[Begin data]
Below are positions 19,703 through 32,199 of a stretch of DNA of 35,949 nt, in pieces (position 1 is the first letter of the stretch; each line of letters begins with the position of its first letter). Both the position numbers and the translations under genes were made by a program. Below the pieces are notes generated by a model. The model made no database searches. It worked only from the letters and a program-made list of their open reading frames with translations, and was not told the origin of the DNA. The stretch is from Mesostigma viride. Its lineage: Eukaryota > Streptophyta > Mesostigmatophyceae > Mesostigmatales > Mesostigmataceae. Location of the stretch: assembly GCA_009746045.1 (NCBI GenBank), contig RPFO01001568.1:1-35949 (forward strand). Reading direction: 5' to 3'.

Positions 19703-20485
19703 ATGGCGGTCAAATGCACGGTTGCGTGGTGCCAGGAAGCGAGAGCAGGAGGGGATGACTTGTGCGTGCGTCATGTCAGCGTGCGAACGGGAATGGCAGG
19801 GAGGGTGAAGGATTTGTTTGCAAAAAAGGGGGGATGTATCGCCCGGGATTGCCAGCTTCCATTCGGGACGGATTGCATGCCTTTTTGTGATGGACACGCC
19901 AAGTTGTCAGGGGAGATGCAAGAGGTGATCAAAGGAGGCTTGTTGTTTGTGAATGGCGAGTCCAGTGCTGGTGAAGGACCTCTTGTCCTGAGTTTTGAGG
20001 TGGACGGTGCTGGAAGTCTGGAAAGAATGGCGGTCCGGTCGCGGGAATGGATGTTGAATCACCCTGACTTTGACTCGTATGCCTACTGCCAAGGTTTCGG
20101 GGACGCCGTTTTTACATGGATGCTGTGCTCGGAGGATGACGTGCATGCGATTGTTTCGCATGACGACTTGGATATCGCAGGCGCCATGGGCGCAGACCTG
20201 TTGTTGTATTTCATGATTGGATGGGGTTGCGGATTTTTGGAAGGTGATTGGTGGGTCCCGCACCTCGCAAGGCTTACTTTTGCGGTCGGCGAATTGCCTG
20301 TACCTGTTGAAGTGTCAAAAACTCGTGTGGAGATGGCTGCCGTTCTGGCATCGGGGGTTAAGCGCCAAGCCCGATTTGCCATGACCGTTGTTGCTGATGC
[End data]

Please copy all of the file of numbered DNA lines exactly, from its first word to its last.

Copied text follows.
Below are positions 19,703 through 32,199 of a stretch of DNA of 35,949 nt, in pieces (position 1 is the first letter of the stretch; each line of letters begins with the position of its first letter). Both the position numbers and the translations under genes were made by a program. Below the pieces are notes generated by a model. The model made no database searches. It worked only from the letters and a program-made list of their open reading frames with translations, and was not told the origin of the DNA. The stretch is from Mesostigma viride. Its lineage: Eukaryota > Streptophyta > Mesostigmatophyceae > Mesostigmatales > Mesostigmataceae. Location of the stretch: assembly GCA_009746045.1 (NCBI GenBank), contig RPFO01001568.1:1-35949 (forward strand). Reading direction: 5' to 3'.

Positions 19703-20485
19703 ATGGCGGTCAAATGCACGGTTGCGTGGTGCCAGGAAGCGAGAGCAGGAGGGGATGACTTGTGCGTGCGTCATGTCAGCGTGCGAACGGGAATGGCAGG
19801 GAGGGTGAAGGATTTGTTTGCAAAAAAGGGGGGATGTATCGCCCGGGATTGCCAGCTTCCATTCGGGACGGATTGCATGCCTTTTTGTGATGGACACGCC
19901 AAGTTGTCAGGGGAGATGCAAGAGGTGATCAAAGGAGGCTTGTTGTTTGTGAATGGCGAGTCCAGTGCTGGTGAAGGACCTCTTGTCCTGAGTTTTGAGG
20001 TGGACGGTGCTGGAAGTCTGGAAAGAATGGCGGTCCGGTCGCGGGAATGGATGTTGAATCACCCTGACTTTGACTCGTATGCCTACTGCCAAGGTTTCGG
20101 GGACGCCGTTTTTACATGGATGCTGTGCTCGGAGGATGACGTGCATGCGATTGTTTCGCATGACGACTTGGATATCGCAGGCGCCATGGGCGCAGACCTG
20201 TTGTTGTATTTCATGATTGGATGGGGTTGCGGATTTTTGGAAGGTGATTGGTGGGTCCCGCACCTCGCAAGGCTTACTTTTGCGGTCGGCGAATTGCCTG
20301 TACCTGTTGAAGTGTCAAAAACTCGTGTGGAGATGGCTGCCGTTCTGGCATCGGGGGTTAAGCGCCAAGCCCGATTTGCCATGACCGTTGTTGCTGATGC